(6) The New York Conference was held at the time and place as determined by the Council of Bishops. No one was denied the privilege of attending; and, since no quorum is required, those present constituted a legal session.



This ruling by Bishop Oxnam is now properly before the Judicial Council for review.

From the Statement of Facts accompanying the Report of the above quoted Ruling and now before the Judicial Council, it appears that prior to the "abbreviated" session of the New York Annual Conference, Bishop Oxnam and the District Superintendents of the New York Area, sent to each member of the various Annual Conferences in the New York Area, a letter reviewing in detail the circumstances that, to them, seemed to make it imperative that only one-day sessions of the Annual Conferences in that Area should be held, and strongly urging the members not to attend. This was done solely for the purpose of preventing the attendance from exceeding the limit of fifty established by the O.D.T. for conventions to be held during the national emergency. This communication is rather lengthy and need not be produced in full here. The following paragraph is quoted because of its pertinency to the decision of the Judicial Council hereinafter set forth:
"In view of the recommendation of the Council of Bishops the District Superintendents of the Area met with the Bishop on February 16 and voted unanimously to make the policy recommended by the Council the policy of the New York Area. We will meet, therefore, in Annual Conference sessions. These sessions will be for but a single day. All members of the Conferences are entitled to be present. However, it is our thought that it would be wiser if only the Bishop, the members of the Cabinet, the Chairmen and Secretaries of important Committees were to attend. It will be possible for the Committees to meet in advance of the Annual Conference, discuss the matters which must be cared for, and then have the Chairmen and the Secretaries present the recommendations to the Conference in the single session where, in all probability, there will be fewer than fifty percent. This, of course, is but a temporary adjustment to a national emergency."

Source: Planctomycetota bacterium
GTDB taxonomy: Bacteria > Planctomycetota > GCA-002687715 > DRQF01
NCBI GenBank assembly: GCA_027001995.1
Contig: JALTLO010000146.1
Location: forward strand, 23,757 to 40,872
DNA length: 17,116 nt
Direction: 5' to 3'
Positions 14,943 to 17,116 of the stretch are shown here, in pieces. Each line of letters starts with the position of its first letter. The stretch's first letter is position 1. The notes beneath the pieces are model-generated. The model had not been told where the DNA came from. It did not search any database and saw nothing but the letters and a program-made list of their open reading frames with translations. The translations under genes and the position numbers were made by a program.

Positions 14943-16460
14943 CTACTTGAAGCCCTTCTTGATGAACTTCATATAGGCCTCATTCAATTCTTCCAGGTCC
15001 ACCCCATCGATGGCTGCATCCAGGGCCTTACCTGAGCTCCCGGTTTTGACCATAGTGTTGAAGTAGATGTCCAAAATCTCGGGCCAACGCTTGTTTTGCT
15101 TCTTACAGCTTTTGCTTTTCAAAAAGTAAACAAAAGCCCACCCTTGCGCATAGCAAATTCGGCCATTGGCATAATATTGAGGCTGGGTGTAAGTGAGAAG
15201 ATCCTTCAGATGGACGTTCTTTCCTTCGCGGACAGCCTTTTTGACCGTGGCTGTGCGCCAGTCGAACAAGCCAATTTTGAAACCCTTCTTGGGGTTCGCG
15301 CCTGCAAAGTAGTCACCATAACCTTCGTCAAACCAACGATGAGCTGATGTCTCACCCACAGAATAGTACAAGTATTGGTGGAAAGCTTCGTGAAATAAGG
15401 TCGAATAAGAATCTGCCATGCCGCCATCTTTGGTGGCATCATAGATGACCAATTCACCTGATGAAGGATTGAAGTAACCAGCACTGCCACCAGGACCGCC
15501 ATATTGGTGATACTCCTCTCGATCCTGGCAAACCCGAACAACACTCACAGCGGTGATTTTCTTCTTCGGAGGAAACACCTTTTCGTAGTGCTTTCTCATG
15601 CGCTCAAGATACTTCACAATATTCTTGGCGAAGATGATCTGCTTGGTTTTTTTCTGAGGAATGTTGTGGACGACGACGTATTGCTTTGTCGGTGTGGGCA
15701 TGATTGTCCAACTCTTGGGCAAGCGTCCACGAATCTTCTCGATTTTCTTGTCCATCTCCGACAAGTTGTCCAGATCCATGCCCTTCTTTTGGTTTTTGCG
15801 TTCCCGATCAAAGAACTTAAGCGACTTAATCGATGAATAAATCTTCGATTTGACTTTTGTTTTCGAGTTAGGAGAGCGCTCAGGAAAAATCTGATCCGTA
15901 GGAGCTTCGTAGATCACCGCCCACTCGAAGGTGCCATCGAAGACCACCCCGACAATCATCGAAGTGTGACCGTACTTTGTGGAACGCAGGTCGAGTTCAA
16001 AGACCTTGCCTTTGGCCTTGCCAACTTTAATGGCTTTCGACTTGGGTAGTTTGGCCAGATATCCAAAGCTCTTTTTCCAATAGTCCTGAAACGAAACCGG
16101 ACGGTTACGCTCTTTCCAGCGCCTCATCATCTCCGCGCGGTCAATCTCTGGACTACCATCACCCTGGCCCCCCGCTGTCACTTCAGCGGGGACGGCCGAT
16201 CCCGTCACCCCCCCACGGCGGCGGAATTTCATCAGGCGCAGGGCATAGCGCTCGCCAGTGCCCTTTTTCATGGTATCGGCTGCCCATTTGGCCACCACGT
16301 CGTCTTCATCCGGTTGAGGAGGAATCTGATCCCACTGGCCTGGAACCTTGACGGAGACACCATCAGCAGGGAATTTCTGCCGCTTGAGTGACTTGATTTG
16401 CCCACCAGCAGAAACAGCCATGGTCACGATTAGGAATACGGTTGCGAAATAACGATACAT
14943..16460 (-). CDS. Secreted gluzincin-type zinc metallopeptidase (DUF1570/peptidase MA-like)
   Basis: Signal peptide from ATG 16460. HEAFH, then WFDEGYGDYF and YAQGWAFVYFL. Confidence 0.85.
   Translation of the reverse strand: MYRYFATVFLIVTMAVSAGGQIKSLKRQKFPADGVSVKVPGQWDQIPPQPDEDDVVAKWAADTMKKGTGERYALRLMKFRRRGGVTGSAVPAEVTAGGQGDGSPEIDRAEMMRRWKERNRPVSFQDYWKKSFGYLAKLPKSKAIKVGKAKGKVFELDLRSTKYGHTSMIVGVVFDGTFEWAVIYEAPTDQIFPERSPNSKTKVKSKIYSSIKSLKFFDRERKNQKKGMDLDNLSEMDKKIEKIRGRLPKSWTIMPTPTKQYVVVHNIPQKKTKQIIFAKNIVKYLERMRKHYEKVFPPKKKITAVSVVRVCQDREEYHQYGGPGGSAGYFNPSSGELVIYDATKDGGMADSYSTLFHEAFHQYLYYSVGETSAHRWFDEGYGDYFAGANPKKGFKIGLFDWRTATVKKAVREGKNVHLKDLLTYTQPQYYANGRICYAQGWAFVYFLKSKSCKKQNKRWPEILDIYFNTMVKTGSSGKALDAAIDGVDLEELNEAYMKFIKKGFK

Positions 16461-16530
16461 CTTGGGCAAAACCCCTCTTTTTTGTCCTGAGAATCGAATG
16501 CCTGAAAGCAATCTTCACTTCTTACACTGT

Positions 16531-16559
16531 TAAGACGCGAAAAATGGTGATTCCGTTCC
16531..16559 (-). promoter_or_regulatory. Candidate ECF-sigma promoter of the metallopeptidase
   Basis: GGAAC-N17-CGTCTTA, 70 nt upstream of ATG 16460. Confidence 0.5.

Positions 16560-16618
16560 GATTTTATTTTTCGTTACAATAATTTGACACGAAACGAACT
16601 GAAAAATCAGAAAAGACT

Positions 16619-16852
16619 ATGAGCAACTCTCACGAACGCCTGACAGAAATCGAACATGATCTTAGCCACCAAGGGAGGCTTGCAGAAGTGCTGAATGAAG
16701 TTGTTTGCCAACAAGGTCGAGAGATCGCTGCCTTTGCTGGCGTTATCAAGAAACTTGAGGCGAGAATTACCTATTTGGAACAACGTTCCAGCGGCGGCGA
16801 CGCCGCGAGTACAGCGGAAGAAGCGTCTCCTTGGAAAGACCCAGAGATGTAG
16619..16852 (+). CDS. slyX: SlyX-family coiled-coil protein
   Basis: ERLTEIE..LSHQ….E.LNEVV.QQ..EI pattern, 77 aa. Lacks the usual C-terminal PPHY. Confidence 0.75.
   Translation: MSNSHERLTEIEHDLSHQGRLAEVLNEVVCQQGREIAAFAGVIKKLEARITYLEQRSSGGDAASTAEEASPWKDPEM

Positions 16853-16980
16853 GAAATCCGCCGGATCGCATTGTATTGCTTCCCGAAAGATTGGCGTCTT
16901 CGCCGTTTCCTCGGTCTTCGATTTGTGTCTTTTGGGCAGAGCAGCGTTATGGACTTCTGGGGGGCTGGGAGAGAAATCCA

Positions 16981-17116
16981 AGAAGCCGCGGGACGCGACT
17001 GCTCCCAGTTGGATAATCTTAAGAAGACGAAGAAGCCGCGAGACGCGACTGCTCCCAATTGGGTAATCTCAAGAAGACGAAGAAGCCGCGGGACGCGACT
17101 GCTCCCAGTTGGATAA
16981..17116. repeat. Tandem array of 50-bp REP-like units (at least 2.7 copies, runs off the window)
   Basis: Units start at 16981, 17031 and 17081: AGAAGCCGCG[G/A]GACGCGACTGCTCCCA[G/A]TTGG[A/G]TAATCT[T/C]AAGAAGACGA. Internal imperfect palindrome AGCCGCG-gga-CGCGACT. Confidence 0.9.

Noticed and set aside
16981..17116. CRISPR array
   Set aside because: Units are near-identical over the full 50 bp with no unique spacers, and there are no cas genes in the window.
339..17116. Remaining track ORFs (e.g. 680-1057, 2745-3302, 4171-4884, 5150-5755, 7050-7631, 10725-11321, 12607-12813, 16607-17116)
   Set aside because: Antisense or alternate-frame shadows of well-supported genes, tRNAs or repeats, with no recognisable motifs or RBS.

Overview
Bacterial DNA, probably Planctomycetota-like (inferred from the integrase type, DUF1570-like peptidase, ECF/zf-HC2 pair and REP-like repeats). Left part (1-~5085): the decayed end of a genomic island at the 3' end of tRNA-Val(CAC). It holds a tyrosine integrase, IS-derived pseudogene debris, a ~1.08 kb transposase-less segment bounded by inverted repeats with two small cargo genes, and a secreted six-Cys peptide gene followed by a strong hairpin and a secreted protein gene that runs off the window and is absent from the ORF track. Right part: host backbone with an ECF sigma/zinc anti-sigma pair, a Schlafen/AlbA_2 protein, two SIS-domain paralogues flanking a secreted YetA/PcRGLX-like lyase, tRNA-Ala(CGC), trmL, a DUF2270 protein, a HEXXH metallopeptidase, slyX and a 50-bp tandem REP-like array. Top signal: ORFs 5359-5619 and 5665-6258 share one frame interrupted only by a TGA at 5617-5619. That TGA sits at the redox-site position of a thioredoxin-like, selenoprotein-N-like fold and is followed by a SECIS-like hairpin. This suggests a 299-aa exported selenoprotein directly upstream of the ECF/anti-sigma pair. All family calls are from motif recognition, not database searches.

In this connection we call attention to Paragraph No. 636 of the Discipline, which reads as follows:

"P. 636. All members of the Annual Conference, including probationers and accepted supplies, shall attend the sessions of the Annual Conference," etc.

The procedure followed at least had a tendency to nullify the provisions of this Paragraph. Its justification is based solely on the apparent necessity growing out of an existing national emergency. That a national emergency did then exist is common knowledge to all concerned.

It will be noted that the notice of the intention to hold the "abbreviated" sessions of the Annual Conferences did contain the following sentence:

"All members of the Conferences are entitled to be present."

We are informed that many others in addition to those who were specifically invited did attend-thus indicating that no one felt that his right to attend was being denied.

Under the circumstances, the procedure followed cannot be classified as arbitrary. No claim has been made that it was prompted by ulterior motives on the part of the presiding Bishop and his Cabinet, and certainly no evidence of ulterior motives on their part has been presented to the Judicial Council.

We, therefore, approve the Ruling of Bishop Oxnam as above set forth, with the following observation:

This decision is in no way to be regarded as a precedent, as the procedure followed was irregular and was pursued only because of the existence of a national emergency, which we hope and pray shall never again occur.